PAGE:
I recently took this sewing machine out of mothballs and decided to put it to work. It's a Davis Model VF-2 machine from around 1900. It originally belonged to my great-grandmother, Martha Ora Tucker Seward and it was passed along to me long ago. I named the machine "Minnie" which was Martha Ora's nickname.
I actually put some mileage on this machine myself. When I was a Boy Scout, I used it to repair my surplus pup tent that had previously been used as a paint tarp. (Very colorful! The troop required me to pitch it in the very back of the campsite!)
When I was active in competition blackpowder shooting and reenactments, I sewed my own clothes on this machine.
I've had it in storage for quite a while, though it now resides in my office. I opened it up not long ago and rebuilt the flip-over lid that covers it. Someone had broken the hinges loose and a wood veneered panel in the center of the lid had peeled away. Just a few days ago I installed a new belt, gave the machine a minor cleaning and oiling, and sewed a bit on it. Still works great!
It takes a slightly longer than standard needle which is no longer made, although I found a very close alternative on eBay and ordered a few. Standard needles can be made to work, with some fudging, but not reliably.
Here's a closer look at the machine.
As you may be able to see from the first picture, two of the drawers on the cabinet are not quite a match. There is a more complete cleaning, oiling, and refinishing in the works when the weather cools off a bit. Not a radical refinish. Just a general re-tightening of the wood joints, cleaning and lemon oiling of the wood and so on. I want to keep as much of the original finish as is left, wherever it has any.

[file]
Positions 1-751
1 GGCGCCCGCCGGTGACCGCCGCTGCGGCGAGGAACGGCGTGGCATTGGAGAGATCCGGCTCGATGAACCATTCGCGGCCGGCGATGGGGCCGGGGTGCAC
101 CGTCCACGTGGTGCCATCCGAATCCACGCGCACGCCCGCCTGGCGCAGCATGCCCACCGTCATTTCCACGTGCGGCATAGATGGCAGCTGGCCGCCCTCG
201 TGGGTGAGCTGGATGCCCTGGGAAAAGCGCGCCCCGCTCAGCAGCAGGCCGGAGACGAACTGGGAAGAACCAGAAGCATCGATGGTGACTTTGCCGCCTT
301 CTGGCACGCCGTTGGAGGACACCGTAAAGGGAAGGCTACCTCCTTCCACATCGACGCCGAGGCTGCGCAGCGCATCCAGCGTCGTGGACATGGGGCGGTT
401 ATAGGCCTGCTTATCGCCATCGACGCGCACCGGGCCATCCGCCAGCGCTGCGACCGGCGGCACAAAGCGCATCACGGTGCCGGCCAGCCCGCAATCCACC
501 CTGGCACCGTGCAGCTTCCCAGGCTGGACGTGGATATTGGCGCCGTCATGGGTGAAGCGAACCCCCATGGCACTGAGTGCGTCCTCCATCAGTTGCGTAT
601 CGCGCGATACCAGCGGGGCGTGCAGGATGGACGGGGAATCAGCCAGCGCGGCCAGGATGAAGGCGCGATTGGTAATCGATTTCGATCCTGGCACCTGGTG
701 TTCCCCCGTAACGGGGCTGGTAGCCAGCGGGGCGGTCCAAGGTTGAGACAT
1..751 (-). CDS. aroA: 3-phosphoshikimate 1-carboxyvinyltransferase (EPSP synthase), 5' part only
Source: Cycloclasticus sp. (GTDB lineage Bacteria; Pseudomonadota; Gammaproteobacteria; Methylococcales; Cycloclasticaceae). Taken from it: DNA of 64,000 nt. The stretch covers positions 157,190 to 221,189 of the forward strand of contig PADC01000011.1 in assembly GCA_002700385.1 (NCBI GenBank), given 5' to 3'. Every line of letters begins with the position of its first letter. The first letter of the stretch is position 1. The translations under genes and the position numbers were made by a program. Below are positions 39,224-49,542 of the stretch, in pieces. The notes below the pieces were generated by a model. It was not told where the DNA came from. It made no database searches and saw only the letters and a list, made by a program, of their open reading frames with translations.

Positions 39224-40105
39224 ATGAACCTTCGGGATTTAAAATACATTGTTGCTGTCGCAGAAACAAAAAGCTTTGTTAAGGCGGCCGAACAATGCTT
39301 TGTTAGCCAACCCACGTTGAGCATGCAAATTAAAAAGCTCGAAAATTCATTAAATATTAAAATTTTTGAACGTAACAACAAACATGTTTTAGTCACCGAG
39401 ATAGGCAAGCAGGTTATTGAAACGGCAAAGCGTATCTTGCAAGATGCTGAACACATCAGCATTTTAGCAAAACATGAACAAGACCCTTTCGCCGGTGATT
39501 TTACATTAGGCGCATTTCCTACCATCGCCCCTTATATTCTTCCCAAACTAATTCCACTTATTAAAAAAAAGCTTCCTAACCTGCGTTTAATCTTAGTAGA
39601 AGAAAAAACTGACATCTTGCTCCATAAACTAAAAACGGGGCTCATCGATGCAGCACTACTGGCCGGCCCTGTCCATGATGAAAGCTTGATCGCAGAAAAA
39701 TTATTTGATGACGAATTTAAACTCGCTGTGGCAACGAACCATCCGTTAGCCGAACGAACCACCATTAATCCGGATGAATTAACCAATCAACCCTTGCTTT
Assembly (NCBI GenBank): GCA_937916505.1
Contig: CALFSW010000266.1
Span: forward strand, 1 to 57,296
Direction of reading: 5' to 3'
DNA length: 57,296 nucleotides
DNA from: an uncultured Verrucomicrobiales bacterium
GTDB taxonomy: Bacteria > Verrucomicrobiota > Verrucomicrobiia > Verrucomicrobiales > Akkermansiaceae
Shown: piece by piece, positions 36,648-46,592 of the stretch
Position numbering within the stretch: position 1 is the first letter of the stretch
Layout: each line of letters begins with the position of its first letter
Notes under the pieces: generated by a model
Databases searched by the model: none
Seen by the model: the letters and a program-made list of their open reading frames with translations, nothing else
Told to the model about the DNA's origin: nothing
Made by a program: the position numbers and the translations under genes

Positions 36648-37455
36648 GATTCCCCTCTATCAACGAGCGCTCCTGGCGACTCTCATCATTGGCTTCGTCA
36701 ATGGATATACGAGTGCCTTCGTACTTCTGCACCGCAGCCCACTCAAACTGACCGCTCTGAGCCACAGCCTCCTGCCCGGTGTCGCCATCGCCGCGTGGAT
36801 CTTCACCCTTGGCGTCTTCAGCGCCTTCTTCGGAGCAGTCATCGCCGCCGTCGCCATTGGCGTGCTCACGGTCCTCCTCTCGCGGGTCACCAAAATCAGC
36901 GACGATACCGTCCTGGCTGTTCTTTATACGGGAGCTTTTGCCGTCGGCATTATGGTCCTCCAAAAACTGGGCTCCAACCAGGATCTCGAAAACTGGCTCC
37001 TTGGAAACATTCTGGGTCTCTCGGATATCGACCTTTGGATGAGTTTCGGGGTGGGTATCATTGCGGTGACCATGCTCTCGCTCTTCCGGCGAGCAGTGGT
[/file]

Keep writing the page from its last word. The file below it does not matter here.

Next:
I'll post a follow up when all that is done.
A peek inside the mechanism. The long bullet shape is the shuttle that contains the bobbin, which is a long spool. It's a different design from the newer round bobbin that more modern machines use. The shuttle swings back and forth, sliding through the needle thread to capture the stitches.
A few of the original attachments and extras that came with the machine. Two hemmers, an edge guide, two shuttles, and a wrench.
This item, that looks a bit like a mutated ninja throwing star, is actually a pretty cool multi-tool. The top and right arms were once different sized screwdrivers like the left arm. The bottom part fits the needle clamp nut to help tighten or loosen it.
A page from the Davis VF-2 owner's manual.
While I'm on the subject, here is another possible project for me. This rusty machine was found through Freecycle or Craigslist Freebies. It had sat in the previous owners yard as a piece of yard art for several years before she offered it. I took it and hope to make it operational again. Looks bad, but is really pretty sound. It looks a lot like the Davis and has a similar shuttle bobbin. However, this is a Singer Model 27 also from 1900.
Here's one from the internet in slightly better condition!
What will I do with it if I get it going? I don't know for sure. I only know that I have always been fascinated by machinery in general and sewing machines in particular. My grandmother, Mildred Seward, did a lot of sewing when I was growing up and I helped her often.
Just an old sew-and-sew!